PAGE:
conditional->Pprior = make_prior<Gaussian>(15.0, 0.1); // in days
}
from scipy.stats import uniform, norm

model = RVmodel()

# define new prior for the extra white noise parameter (jitter), j
model.priors.J = uniform(1, 20)  # (1)

# define new prior for the orbital period(s)
model.priors.P = norm(15, 0.1)
  1. ⚠ Note that this is a uniform distribution from 1 m/s to 20 m/s, unlike the scipy distribution which would have support [1, 21] !

While it might seem counter-intuitive at first, in kima the priors for the orbital parameters are the same for all \(N_p\) planets. This is intentional! But if this is not what you want, consider using the known object feature.

In the example above, we specify the prior distribution and its parameters. kima (and DNest4) currently implement the following distributions:

in C++ in Python arguments link
Uniform scipy.stats.uniform lower, upper wiki, scipy!
LogUniform scipy.stats.loguniform lower, upper scipy
ModifiedLogUniform knee, upper
Rayleigh scipy.stats.rayleigh scale
Triangular lower, center, upper wiki, scipy
Laplace center, width wiki
Kumaraswamy pykima.priors.kumaraswamy alpha, beta wiki
Gaussian scipy.stats.norm mean, stdev wiki, scipy
Exponential mean wiki
Cauchy scipy.stats.cauchy location, scale wiki, scipy
Fixed value
TruncatedGaussian mean, stdev, lower, upper
TruncatedCauchy location, scale, lower, upper

If you need a distribution that is not yet implemented, consider opening an issue.

Checking if the priors are correct

For any kima model, it's very easy to check if the priors are set up correctly. In the OPTIONS file, set the maximum number of levels to 1, and run the model as usual. With this setting, DNest4 will sample directly from the priors and ignore the likelihood.

The kima-checkpriors script is provided with the pykima package to make histograms of the samples of each parameter. Simply call it with the column or the name of the parameter you want to check (look inside sample.txt to see which one is which)

For example

kima-checkpriors 1

might print

Histogram of column 1: jitter
number of samples: 10000
max value: 1999.744937
min value: 0.000128

and display the histogram of the prior samples:

Default priors

Below is the list of default priors which are used if not explicitly re-defined in the model constructor.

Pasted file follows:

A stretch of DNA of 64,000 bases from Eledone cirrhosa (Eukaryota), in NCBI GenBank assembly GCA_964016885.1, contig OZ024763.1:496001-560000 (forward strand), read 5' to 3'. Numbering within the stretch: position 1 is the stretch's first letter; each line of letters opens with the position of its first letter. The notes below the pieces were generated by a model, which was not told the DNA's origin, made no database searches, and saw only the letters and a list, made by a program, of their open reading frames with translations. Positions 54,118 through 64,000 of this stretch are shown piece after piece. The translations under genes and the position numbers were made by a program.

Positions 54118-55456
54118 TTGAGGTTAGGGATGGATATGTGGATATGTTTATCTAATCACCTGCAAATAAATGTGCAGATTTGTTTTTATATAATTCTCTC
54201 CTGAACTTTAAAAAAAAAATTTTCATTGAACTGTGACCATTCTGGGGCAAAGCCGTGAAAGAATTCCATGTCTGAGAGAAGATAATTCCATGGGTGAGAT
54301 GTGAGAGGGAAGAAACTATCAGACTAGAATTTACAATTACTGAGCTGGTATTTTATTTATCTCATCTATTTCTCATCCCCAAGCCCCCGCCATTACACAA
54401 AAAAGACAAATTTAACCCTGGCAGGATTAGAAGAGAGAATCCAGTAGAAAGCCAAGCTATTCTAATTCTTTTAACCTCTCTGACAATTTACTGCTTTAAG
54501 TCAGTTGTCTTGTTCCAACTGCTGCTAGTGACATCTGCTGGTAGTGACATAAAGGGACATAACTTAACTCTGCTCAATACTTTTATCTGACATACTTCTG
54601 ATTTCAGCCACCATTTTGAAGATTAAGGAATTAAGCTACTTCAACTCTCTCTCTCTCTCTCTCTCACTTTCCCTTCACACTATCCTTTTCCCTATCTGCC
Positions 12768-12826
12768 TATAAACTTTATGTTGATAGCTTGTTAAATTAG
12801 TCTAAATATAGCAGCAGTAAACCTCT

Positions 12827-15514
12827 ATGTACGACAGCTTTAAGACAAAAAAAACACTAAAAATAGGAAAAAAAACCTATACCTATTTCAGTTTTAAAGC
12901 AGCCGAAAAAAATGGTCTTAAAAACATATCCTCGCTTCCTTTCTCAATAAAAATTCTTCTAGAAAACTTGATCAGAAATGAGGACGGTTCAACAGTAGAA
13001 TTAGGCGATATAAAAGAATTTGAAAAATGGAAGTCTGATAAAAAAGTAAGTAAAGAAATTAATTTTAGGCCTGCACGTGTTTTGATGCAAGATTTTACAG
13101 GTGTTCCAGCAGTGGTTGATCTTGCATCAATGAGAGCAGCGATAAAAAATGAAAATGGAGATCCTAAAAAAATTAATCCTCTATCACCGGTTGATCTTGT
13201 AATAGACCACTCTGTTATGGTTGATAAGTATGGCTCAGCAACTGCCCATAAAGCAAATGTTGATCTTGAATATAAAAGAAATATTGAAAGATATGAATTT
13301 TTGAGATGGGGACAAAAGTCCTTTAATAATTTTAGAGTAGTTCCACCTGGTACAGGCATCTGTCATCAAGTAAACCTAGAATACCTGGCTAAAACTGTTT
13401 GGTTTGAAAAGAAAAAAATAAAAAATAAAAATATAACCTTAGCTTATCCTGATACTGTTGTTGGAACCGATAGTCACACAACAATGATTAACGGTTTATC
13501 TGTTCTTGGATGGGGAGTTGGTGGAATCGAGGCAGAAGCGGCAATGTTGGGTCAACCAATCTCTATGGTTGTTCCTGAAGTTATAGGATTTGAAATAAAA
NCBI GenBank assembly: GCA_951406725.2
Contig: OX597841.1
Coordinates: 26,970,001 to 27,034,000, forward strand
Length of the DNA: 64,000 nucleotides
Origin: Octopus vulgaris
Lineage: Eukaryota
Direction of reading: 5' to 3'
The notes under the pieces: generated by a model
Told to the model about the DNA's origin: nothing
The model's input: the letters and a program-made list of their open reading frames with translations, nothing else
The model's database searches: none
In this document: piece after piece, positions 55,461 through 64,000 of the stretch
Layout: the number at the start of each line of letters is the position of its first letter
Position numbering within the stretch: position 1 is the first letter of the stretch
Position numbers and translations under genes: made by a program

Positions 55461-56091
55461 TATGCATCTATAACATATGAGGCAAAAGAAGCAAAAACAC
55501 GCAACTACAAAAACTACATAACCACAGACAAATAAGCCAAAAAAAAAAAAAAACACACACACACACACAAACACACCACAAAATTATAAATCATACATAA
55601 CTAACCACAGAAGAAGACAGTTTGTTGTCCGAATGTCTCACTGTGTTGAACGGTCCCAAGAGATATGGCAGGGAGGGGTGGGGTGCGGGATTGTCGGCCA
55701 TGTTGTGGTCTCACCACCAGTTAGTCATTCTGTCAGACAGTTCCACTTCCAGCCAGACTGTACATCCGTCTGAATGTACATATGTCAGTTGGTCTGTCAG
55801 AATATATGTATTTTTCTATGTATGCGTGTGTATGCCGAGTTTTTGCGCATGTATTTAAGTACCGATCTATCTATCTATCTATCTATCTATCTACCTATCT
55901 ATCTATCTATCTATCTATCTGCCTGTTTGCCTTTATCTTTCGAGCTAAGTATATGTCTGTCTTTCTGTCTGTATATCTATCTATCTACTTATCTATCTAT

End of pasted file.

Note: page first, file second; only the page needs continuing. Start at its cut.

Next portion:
expand

  • orbital periods and semi-amplitudes
    units: days and m/s, respectively

    // if hyperpriors = false (default)
    Pprior = make_shared<LogUniform>(1.0, 1e5);
    Kprior = make_shared<ModifiedLogUniform>(1.0, 1e3);
    
    // if hyperpriors = true
    Pprior = make_shared<Laplace>(exp(log_muP), wP);
    Kprior = make_shared<Exponential>(exp(log_muK));
    
  • orbital eccentricities

    eprior = make_shared<Uniform>(0, 1);
    

    another good option could be

    eprior = make_shared<Kumaraswamy>(0.867, 3.03);
    
    which approximates the Beta distribution proposed by Kipping (2013).

  • orbital phase and argument of periastron
    units: radians

    ```c++ phiprior = make_shared(0, 2*PI);

    wprior = make_shared(0, 2*PI); ```

  • systemic velocity
    units: m/s

    Cprior = make_prior<Uniform>(data.get_RV_min(), data.get_RV_max());
    
  • additional white noise, or jitter
    units: m/s

    knee = min(1.0, 0.1*data.get_max_RV_span()) 
    upper = data.get_max_RV_span()
    
    Jprior = make_prior<ModifiedLogUniform>(knee, upper);
    
  • ccoefficients of the trend (if trend=true)
    units: m/s/day, m/s/day², m/s/day³

    slope_prior = make_prior<Gaussian>(0.0, pow(10, data.get_trend_magnitude(1)));
    quadr_prior = make_prior<Gaussian>(0.0, pow(10, data.get_trend_magnitude(2)));
    cubic_prior = make_prior<Gaussian>(0.0, pow(10, data.get_trend_magnitude(3)));
    

  • between-instrument offsets units: m/s

    lower = -data.get_RV_span();
    upper = data.get_RV_span();
    offsets_prior = make_prior<Uniform>(lower, upper);
    

{% katexmm %}

  • GP hyperparameters
    units: \(\eta_1\) in m/s, \(\eta_2\) and \(\eta_3\) in days

    log_eta1_prior = make_prior<Uniform>(-5, 5);
    
    eta2_prior = make_prior<LogUniform>(1, 100);
    
    eta3_prior = make_prior<Uniform>(10, 40);
    
    log_eta4_prior = make_prior<Uniform>(-1, 1);
    

{% endkatexmm %}

  • degrees of freedom for Student-t likelihood

    nu_prior = make_prior<LogUniform>(2, 1000);
    
  • moving average parameters

    sigmaMA_prior = make_prior<Uniform>(-1, 1);
    tauMA_prior = make_prior<LogUniform>(1, 100);
    
  • hyperparameters for orbital period and semi-amplitude hierachical priors
    only if hyperpriors=true

    log_muP_prior = make_prior<TruncatedCauchy>(log(365), 1.0, log(365)-21, log(365)+21);
    
    wP_prior = make_prior<Uniform>(0.1, 3.0);
    
    log_muK_prior = make_prior<TruncatedCauchy>(0.0, 1.0, -21.0, 21.0);
    
  • correlation coefficients with activity indicators

    betaprior = make_prior<Gaussian>(0, 1);
    

Last update: 2022-07-08